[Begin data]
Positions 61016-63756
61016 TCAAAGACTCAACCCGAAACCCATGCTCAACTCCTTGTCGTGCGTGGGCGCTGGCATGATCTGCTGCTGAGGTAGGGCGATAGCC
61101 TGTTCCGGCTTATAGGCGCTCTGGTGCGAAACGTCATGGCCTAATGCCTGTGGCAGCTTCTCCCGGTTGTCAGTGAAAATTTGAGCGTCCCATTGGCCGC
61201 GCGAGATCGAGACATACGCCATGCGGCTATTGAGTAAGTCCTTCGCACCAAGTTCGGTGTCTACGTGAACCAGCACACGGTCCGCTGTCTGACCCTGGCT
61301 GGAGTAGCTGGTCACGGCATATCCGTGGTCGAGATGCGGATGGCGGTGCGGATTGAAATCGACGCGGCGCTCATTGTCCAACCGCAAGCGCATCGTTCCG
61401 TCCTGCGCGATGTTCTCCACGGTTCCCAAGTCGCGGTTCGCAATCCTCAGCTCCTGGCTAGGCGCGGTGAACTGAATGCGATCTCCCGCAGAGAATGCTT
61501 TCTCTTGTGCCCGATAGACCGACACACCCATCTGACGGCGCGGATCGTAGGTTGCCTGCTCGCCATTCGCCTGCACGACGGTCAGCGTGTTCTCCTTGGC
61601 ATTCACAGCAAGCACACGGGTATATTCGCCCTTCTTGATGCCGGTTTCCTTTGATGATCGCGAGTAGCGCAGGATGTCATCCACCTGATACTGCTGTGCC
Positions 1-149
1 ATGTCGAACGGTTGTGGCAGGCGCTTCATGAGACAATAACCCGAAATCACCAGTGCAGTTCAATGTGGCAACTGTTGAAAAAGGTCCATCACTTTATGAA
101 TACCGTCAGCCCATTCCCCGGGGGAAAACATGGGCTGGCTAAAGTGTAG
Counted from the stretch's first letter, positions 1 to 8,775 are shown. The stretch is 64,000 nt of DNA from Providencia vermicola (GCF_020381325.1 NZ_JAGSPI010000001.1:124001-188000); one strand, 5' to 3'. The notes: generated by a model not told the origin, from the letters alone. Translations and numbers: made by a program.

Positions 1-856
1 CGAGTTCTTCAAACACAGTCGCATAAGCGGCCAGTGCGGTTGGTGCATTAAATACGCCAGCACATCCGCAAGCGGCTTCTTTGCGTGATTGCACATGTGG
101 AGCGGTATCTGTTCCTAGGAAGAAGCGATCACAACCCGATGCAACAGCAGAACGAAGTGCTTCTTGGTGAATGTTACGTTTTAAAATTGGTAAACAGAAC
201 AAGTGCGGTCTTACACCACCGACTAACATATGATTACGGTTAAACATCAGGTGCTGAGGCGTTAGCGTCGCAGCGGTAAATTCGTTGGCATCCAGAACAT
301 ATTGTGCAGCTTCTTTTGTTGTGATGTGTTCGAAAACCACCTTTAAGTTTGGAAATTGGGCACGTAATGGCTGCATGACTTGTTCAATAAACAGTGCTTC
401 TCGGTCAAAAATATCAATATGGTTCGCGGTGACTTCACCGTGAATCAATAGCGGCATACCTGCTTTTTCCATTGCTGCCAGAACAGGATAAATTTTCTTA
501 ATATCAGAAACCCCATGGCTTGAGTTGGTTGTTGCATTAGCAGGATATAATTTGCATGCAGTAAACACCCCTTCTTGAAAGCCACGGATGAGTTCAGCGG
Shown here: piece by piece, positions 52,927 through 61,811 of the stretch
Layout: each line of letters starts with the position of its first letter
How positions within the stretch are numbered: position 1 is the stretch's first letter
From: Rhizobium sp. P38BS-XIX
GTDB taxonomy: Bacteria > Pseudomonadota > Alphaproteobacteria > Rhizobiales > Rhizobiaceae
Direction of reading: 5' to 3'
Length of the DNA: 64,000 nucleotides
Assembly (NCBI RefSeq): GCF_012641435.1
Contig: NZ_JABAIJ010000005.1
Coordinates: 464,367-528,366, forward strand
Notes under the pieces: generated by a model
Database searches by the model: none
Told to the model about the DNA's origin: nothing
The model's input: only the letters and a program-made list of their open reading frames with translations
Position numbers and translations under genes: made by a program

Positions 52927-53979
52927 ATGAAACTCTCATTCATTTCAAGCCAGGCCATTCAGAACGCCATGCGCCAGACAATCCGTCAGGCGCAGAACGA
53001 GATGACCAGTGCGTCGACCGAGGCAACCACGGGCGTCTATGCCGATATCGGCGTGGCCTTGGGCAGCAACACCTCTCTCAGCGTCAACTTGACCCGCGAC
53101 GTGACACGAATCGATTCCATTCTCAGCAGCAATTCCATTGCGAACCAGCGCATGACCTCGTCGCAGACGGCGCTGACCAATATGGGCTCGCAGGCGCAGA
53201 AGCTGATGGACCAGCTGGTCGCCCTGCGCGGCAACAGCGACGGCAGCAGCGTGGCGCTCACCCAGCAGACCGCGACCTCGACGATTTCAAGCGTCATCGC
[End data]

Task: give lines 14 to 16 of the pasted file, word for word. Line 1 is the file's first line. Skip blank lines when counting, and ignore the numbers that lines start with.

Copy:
1 CGAGTTCTTCAAACACAGTCGCATAAGCGGCCAGTGCGGTTGGTGCATTAAATACGCCAGCACATCCGCAAGCGGCTTCTTTGCGTGATTGCACATGTGG
101 AGCGGTATCTGTTCCTAGGAAGAAGCGATCACAACCCGATGCAACAGCAGAACGAAGTGCTTCTTGGTGAATGTTACGTTTTAAAATTGGTAAACAGAAC
201 AAGTGCGGTCTTACACCACCGACTAACATATGATTACGGTTAAACATCAGGTGCTGAGGCGTTAGCGTCGCAGCGGTAAATTCGTTGGCATCCAGAACAT